Posted by Mark Halper

Slow curves on the outside, fast ones on the inside. China opened the synchrotron in 2009.

SHANGHAI – Today’s blog is a post card from Shanghai that ties right into this morning’s proceedings at the Thorium Energy Conference 2012 where, you could say, things really accelerated.

Just after downing breakfast dumplings, we heard engaging presentations about how particle accelerators can provide the oomph that releases neutrons that can start a safe thorium nuclear reaction. So-called “accelerator driven systems” are just one of several ways to stir up thorium, the fuel that augers a peaceful nuclear future.

So it was fitting that in the afternoon we trundled off to have a look at a handy, nearby accelerator built by the same people who as we said yesterday are building a liquid thorium molten salt reactor  – the Shanghai Institute of Applied Physics (SINAP), which is part of the Chinese Academy of Sciences.

In this case the accelerator was a synchrotron. It’s probably not the sort of accelerator you might use to release neutrons to start a thorium nuclear reaction (another time we’ll tell you more about what experts like Bob Cywinski of the UK’s University of Huddersfield have in mind for that), but one certainly suitable for all sorts of other things that are useful to humanity – medical cures and health diagnostics, just for starters.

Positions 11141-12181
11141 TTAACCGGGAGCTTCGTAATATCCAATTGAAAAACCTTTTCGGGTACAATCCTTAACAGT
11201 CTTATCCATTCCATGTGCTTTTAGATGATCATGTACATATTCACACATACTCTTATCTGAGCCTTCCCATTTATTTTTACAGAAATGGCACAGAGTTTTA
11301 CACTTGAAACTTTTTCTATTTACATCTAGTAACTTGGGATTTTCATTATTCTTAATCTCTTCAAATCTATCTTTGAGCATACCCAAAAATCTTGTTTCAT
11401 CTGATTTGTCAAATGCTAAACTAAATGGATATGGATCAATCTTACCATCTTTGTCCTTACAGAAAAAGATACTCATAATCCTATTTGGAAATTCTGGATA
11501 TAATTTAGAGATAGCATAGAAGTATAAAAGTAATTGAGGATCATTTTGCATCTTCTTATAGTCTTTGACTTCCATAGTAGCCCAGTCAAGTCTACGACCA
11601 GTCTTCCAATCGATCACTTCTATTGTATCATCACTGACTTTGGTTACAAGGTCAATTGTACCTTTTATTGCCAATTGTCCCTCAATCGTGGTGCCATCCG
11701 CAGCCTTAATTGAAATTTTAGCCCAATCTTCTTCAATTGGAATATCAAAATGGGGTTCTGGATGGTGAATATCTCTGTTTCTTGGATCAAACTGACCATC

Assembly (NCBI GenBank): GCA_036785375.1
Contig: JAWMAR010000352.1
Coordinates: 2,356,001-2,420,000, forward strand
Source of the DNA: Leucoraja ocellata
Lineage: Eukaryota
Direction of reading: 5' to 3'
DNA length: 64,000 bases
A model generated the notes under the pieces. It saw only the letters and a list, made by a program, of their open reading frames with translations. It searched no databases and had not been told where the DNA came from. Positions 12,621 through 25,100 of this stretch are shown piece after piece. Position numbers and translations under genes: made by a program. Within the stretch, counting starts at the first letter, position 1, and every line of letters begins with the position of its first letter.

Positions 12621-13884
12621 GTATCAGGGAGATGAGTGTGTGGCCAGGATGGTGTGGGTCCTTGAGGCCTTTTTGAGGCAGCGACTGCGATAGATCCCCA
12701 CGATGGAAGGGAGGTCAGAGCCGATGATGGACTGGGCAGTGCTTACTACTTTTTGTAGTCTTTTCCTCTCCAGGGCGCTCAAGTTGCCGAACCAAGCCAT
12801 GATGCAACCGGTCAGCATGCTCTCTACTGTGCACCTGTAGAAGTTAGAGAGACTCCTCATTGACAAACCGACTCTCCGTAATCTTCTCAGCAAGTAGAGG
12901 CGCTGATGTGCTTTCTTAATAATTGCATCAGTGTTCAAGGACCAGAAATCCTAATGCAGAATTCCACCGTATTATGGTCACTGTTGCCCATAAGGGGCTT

The Shanghai Synchrotron Radiation Facility is a 432-metre long ring that is actually a giant 3D camera taking stunningly detailed and clear images inside tiny things, such as a mouse’s heart (mouse heart fans can skip to photo below now). Using a combination of electron beams, magnets, radiation and optics, it makes x-rays look Stone Age.

SSRF is testimony to the technological and scientific zeitgeist that is driving China – the same spirit that is leading the country into alternative nuclear power technologies like thorium.

The synchrotron is the envy of many a scientist, such as Jean-Pierre Revol, the leader of the ALICE particle accelerator team at the much better known CERN laboratory in Geneva. He’s at the thorium conference advocating accelerator technology as a neutron release mechanism.

Revol lauded the Chinese for building the facility, which he called “state of the art” and “very impressive.” That’s something, coming from a guy who works on a daily basis with CERN’s renowned 17-mile long Large Hadron Collider.

Have a look and see what you think. That’s the rolling building that houses the operation, at the top of this story. Here’s what we saw in the interior today:


Look out for 3.5 billion electron volts on the other side of that white wall.


Mouse lung:

Makes it look like Mighty Mouse.

Mouse heart:

Move over Braveheart. This is some corazon.

Grasshopper breathing:

This is a still shot from a video that was playing on an SSRF screen today. Sorry, no surround sound.


How to travel around a synchrotron when you’re not an electron beam.


What do you get a man like Jean-Pierre Revol of CERN when he already has a Large Hadron Collider? Try a synchrotron. Revol, pictured outside the entrance, called the SSRF “state of the art” and “very impressive.”

Photos: SSRF exterior from India TV News. All other photos by Mark Halper, including those of SSRF images.

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